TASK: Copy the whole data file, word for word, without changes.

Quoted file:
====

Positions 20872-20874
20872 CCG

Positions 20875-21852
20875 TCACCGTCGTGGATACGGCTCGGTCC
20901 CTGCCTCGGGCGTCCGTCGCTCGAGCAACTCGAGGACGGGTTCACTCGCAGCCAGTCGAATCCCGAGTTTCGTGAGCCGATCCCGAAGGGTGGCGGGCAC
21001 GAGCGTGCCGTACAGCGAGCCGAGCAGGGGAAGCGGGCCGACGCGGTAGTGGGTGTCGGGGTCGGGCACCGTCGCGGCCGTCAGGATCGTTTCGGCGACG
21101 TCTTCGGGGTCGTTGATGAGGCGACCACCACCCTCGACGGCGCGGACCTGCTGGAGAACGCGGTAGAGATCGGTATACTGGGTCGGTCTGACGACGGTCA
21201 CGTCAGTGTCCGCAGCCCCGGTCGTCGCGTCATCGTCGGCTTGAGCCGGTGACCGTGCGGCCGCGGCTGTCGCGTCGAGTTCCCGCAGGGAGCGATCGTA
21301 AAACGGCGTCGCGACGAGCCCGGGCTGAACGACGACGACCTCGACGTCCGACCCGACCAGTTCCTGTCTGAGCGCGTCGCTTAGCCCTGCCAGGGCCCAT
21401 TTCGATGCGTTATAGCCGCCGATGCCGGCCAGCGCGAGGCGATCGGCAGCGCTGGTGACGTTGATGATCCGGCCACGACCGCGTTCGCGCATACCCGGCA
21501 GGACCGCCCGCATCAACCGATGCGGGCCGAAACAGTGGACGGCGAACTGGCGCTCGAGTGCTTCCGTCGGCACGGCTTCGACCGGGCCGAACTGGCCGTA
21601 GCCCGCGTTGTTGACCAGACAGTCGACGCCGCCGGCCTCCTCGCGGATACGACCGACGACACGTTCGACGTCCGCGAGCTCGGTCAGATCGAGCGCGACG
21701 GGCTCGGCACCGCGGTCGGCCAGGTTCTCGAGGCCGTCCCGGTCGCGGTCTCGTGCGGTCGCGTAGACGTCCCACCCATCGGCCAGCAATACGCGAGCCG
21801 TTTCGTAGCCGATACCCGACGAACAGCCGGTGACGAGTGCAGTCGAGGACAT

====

Positions 20872-20874
20872 CCG

Positions 20875-21852
20875 TCACCGTCGTGGATACGGCTCGGTCC
20901 CTGCCTCGGGCGTCCGTCGCTCGAGCAACTCGAGGACGGGTTCACTCGCAGCCAGTCGAATCCCGAGTTTCGTGAGCCGATCCCGAAGGGTGGCGGGCAC
21001 GAGCGTGCCGTACAGCGAGCCGAGCAGGGGAAGCGGGCCGACGCGGTAGTGGGTGTCGGGGTCGGGCACCGTCGCGGCCGTCAGGATCGTTTCGGCGACG
21101 TCTTCGGGGTCGTTGATGAGGCGACCACCACCCTCGACGGCGCGGACCTGCTGGAGAACGCGGTAGAGATCGGTATACTGGGTCGGTCTGACGACGGTCA
21201 CGTCAGTGTCCGCAGCCCCGGTCGTCGCGTCATCGTCGGCTTGAGCCGGTGACCGTGCGGCCGCGGCTGTCGCGTCGAGTTCCCGCAGGGAGCGATCGTA
21301 AAACGGCGTCGCGACGAGCCCGGGCTGAACGACGACGACCTCGACGTCCGACCCGACCAGTTCCTGTCTGAGCGCGTCGCTTAGCCCTGCCAGGGCCCAT
21401 TTCGATGCGTTATAGCCGCCGATGCCGGCCAGCGCGAGGCGATCGGCAGCGCTGGTGACGTTGATGATCCGGCCACGACCGCGTTCGCGCATACCCGGCA
21501 GGACCGCCCGCATCAACCGATGCGGGCCGAAACAGTGGACGGCGAACTGGCGCTCGAGTGCTTCCGTCGGCACGGCTTCGACCGGGCCGAACTGGCCGTA
21601 GCCCGCGTTGTTGACCAGACAGTCGACGCCGCCGGCCTCCTCGCGGATACGACCGACGACACGTTCGACGTCCGCGAGCTCGGTCAGATCGAGCGCGACG
21701 GGCTCGGCACCGCGGTCGGCCAGGTTCTCGAGGCCGTCCCGGTCGCGGTCTCGTGCGGTCGCGTAGACGTCCCACCCATCGGCCAGCAATACGCGAGCCG
21801 TTTCGTAGCCGATACCCGACGAACAGCCGGTGACGAGTGCAGTCGAGGACAT